Old hives for traps

Using old hives for traps is the simplest way to increase the apiary. But I would far rather have five strong colonies than twenty weak ones.

Honeybees by their very instinct have a powerful swarming drive; it is nature's way of reproduction and simultaneously strengthens the old colony with a new, young virgin queen; one that is able to lay more eggs.

Strong hives will send off multiple small colonies to start anew in someone's roof; or your trap.


In many ways this is not helpful. Neither for the homeowner who has to deal with a pest, nor the beekeeper who loses much of his workforce.

The only place I can think of to get an old hive is a local beekeeper. Join the association before making a start; one of those you meet will surely sell you an old hive. It doesn't really matter if it has got holes and looks a bit decrepit; in fact that may be a plus.

It must just have the smell of bees. A week or two after a feral swarm moves in, you can move them into a new hive. Then use full foundation; it speeds up the growth of the colony and reduces the tendency to build drone cells.

Small trap hives

The trap hive shown below is in fact the normal Langstroth box; but beekeepers often use small trap hives for catching feral colonies. Usually they would have five frames instead of ten; they are easier to move.

Place two frames with old combs at the edges; with three in the centre that have only strips of wax a few centimetres wide. The new swarm needs an area in which they can clump.

Many novices get caught out; they see bees buzzing around the trap hive and think a swarm has moved in, but it's only the initial scouts checking it out.

How soon can the trap hive be moved to a permanent location?

bee traps huge swarm

This old hive trap has been sorely neglected. It was hung up in a tree to entice a feral swarm and then forgotten. It is now so heavy and cumbersome that moving it to a permanent location has become hugely problematic. There are combs filled with brood in that clump below the box; it could be a second queen.

The rule of thumb is that the trap hive should be moved within three weeks; before new brood starts to hatch. Thereafter the bees start to become aggressive and during a honey-flow may become very heavy in a short period.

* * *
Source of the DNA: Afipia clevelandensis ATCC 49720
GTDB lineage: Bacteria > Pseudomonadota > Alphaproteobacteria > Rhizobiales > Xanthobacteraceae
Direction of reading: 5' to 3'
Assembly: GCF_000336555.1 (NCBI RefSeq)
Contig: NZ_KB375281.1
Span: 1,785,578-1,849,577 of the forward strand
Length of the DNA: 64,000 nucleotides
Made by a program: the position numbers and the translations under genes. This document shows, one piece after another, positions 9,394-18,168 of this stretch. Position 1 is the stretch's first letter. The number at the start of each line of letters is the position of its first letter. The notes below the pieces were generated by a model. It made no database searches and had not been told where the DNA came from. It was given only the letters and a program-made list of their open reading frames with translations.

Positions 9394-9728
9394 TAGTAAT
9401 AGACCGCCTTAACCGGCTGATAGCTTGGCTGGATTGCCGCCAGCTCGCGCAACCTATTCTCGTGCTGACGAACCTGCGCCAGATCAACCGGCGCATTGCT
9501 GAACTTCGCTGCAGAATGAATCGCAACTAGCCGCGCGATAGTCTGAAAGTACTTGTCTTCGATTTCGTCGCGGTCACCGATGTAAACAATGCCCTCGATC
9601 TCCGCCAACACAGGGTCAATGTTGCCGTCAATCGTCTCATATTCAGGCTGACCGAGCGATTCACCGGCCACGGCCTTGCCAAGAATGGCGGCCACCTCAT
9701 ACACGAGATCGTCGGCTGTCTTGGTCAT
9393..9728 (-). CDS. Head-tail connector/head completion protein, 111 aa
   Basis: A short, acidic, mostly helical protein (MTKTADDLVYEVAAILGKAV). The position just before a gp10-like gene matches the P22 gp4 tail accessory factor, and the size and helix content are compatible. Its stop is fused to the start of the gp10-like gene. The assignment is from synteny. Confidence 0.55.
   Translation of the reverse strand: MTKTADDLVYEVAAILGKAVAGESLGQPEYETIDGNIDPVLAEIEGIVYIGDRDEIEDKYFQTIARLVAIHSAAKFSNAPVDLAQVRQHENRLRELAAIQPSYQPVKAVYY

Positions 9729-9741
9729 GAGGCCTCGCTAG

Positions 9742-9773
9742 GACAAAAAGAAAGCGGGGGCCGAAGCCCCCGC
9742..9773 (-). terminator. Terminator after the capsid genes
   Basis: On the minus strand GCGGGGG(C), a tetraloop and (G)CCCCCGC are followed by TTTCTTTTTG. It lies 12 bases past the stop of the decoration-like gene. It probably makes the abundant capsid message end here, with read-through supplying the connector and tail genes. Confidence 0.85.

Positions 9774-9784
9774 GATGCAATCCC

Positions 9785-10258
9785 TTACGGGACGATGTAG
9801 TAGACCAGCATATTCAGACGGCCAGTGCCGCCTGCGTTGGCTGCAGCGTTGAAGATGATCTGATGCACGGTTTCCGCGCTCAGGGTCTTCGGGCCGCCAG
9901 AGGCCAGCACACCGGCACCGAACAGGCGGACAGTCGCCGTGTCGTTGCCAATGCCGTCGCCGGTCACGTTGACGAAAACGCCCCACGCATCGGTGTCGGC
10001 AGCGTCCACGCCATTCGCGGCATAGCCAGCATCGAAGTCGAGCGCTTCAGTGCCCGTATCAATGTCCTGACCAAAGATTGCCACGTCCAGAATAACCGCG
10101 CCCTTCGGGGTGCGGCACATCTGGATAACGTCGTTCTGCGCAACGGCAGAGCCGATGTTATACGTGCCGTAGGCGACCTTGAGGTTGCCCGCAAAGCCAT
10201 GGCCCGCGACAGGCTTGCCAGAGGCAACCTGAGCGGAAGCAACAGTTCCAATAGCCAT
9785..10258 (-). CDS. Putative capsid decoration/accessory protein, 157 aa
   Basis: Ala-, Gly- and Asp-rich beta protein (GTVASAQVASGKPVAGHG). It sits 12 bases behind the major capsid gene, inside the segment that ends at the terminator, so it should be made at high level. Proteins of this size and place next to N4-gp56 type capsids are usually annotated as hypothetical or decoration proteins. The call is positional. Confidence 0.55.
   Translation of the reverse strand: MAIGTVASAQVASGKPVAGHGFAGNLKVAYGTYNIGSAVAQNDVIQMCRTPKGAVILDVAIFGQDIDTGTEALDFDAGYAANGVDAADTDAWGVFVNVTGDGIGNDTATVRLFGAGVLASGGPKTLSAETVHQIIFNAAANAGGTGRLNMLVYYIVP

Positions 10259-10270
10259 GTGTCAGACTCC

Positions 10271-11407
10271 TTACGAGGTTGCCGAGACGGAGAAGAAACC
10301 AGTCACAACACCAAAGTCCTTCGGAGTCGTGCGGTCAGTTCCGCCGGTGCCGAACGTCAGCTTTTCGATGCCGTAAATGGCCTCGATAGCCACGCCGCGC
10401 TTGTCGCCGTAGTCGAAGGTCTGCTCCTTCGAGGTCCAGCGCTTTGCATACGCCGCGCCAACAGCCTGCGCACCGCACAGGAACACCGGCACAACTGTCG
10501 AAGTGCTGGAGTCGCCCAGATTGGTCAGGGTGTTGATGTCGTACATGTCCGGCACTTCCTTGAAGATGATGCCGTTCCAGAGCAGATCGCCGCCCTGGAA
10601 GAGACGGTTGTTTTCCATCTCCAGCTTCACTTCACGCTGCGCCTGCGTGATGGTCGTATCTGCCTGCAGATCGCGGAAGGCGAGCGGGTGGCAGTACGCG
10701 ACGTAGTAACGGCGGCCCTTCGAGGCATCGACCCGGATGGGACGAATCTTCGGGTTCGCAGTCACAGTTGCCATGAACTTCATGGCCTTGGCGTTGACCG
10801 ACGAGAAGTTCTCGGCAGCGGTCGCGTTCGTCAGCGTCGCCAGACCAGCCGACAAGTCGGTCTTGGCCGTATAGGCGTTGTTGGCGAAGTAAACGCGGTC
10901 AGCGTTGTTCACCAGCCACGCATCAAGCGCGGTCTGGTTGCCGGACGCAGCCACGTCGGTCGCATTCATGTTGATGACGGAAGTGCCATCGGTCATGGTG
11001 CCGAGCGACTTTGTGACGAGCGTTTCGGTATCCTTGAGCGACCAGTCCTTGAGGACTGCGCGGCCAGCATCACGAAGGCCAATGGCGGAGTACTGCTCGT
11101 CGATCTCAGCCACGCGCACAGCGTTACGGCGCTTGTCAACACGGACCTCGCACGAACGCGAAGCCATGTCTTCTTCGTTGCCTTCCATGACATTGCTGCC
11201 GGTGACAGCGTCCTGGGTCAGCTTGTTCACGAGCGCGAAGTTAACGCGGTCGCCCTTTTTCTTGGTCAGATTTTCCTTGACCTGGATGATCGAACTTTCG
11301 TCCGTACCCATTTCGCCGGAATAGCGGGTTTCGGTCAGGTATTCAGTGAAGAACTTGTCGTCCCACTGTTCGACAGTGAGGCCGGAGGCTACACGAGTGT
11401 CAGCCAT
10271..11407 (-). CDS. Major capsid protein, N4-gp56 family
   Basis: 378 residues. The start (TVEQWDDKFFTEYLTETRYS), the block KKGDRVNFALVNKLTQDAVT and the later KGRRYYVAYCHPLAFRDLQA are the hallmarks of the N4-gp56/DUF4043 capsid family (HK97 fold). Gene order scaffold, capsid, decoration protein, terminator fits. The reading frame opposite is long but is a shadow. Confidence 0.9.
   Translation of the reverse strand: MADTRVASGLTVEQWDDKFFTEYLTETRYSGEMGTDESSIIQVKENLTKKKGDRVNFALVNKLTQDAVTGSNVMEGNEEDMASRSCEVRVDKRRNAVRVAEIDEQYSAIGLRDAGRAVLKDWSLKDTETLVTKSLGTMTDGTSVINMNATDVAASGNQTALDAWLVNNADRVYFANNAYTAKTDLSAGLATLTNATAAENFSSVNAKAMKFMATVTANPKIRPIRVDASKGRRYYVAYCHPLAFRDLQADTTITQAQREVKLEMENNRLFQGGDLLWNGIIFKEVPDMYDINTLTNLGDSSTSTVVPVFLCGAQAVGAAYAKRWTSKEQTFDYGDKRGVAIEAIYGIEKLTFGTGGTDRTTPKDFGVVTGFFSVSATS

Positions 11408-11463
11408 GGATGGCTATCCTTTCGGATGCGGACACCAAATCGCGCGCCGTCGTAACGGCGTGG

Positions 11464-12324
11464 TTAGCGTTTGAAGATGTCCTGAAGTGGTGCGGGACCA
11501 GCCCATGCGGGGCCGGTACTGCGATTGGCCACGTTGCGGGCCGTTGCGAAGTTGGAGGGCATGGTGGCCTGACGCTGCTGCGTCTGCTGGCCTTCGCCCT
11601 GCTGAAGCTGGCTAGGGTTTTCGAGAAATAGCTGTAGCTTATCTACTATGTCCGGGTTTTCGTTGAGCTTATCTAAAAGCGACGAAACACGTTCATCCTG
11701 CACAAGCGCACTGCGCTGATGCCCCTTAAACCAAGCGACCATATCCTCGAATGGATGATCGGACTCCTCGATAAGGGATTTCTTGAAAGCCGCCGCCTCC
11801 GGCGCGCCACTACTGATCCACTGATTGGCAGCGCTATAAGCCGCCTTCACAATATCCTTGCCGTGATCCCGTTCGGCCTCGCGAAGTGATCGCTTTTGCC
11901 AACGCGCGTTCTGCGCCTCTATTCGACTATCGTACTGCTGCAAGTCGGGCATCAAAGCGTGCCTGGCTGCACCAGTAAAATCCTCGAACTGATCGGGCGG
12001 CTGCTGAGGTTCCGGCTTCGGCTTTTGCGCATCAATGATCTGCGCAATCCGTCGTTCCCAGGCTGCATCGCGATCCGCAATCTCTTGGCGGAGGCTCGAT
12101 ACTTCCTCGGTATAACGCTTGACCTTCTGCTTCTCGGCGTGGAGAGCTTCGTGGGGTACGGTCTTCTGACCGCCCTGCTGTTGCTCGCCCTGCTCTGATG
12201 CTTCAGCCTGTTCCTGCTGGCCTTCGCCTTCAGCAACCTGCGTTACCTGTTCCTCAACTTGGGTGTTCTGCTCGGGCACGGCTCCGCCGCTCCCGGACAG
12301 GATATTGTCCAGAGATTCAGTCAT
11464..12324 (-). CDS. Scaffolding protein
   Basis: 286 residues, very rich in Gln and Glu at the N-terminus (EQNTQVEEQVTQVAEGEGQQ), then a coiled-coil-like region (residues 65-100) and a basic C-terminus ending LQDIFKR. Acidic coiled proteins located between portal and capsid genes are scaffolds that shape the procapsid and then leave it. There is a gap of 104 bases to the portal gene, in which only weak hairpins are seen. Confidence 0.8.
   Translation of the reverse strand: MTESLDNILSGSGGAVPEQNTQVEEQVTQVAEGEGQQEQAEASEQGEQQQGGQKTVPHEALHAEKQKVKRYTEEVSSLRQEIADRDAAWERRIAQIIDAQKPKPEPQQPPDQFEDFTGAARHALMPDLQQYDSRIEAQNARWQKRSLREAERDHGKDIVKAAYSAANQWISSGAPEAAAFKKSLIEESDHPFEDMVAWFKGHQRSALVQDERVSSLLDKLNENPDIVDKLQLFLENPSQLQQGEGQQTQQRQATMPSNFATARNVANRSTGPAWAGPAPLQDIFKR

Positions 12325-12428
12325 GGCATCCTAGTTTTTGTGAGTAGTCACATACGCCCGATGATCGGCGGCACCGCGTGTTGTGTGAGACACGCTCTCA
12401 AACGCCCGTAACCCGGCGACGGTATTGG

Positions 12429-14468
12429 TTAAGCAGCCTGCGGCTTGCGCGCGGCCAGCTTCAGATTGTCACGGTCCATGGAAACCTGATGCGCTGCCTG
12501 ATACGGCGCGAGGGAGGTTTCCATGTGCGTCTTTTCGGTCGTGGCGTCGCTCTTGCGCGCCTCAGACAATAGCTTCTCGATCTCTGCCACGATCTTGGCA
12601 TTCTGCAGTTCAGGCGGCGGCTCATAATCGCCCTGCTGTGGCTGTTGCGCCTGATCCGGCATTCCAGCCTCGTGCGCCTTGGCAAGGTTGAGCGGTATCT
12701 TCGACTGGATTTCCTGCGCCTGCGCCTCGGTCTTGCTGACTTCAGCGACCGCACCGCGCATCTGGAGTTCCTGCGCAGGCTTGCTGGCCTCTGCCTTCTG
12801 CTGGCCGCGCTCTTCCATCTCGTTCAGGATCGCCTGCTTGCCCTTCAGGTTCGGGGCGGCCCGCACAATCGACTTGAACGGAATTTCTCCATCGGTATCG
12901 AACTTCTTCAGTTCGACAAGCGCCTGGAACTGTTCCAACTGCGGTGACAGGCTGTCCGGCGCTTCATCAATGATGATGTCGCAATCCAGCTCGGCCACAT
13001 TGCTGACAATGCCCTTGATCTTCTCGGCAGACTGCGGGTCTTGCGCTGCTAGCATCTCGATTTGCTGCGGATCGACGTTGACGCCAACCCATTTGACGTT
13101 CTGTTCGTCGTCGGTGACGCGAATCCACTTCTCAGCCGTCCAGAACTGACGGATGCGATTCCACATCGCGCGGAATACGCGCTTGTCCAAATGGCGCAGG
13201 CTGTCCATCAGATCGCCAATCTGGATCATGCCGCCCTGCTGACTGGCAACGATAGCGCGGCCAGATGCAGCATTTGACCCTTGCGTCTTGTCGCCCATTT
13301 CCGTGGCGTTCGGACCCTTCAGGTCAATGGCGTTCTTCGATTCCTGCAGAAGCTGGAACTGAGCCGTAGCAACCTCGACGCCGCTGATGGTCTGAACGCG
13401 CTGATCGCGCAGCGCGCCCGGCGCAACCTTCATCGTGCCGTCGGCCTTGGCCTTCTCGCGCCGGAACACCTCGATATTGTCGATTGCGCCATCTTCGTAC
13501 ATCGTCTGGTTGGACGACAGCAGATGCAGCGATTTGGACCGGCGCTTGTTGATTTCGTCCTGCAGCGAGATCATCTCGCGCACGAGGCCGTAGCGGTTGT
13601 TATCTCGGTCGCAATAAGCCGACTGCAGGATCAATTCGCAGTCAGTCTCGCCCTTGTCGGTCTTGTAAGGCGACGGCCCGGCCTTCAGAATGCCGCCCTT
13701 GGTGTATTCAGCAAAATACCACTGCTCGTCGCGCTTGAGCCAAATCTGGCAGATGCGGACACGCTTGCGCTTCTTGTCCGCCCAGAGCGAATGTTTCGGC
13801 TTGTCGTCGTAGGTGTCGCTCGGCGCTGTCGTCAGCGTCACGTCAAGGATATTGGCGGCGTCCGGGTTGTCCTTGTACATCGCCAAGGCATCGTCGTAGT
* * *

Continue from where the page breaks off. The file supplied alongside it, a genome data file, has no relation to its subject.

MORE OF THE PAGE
You could move the trap hive the very same evening that they moved in; in fact if you want to move them a short distance, that's best. After three weeks the new bees will be hatching and it will become increasingly difficult; and heavier as they collect nectar.

A week would be a good average time to move the trap hive to its permanent site.

Different sizes of trap hives

Feral swarms come in varying sizes; they may be little bigger than a fist or as large as a football. Tiny colonies will not be interested in a trap hive consisting of a brood-chamber as in the photo above.

Old hives for traps

Old hives for traps may be easy but requeening and splitting colonies would achieve other important goals.

For the more experienced "beek" requeening is a far better way to increase the size of the apiary. Every hive then will have a new young virgin that can lay far more eggs; an increased workerforce will deliver far more bottles of honey. 

In addition the swarming instinct is greatly reduced; it is unlikely the hive will send off small feral colonies taking away a large part of the workforce.

During the growth of new queen cells it has been noted that hives forage much less; for a three week period less nectar is brought into the hive. That is another significant loss for the beekeeper that would be averted by splitting colonies.

Swarming bees

In short swarming bees are a mixed blessing. They are one way to increase the size of the apiary but there are many good reasons to discourage hives from sending off feral swarms that can be a menace to society.

Before starting an apiary in the garden just make sure no one in the family is very allergic to beestings; or immediate neighbours. Local pain and swelling at the site is normal but any reaction at a distant part, especially the face and throat must be taken very seriously. 

Starches in general and especially simple carbs have come under the hammer in an increasingly obese society; and rightly so. But natural honey from a local "Beek" has a low GI; it's not fattening[1].

In fact natural honey astonishingly is being used for diabetic patients to lower their blood glucose[2]; and together with freshly-grated turmeric in a salve for treating bedsores at home.

Turmeric and raw honey treatment for bedsores

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South Africa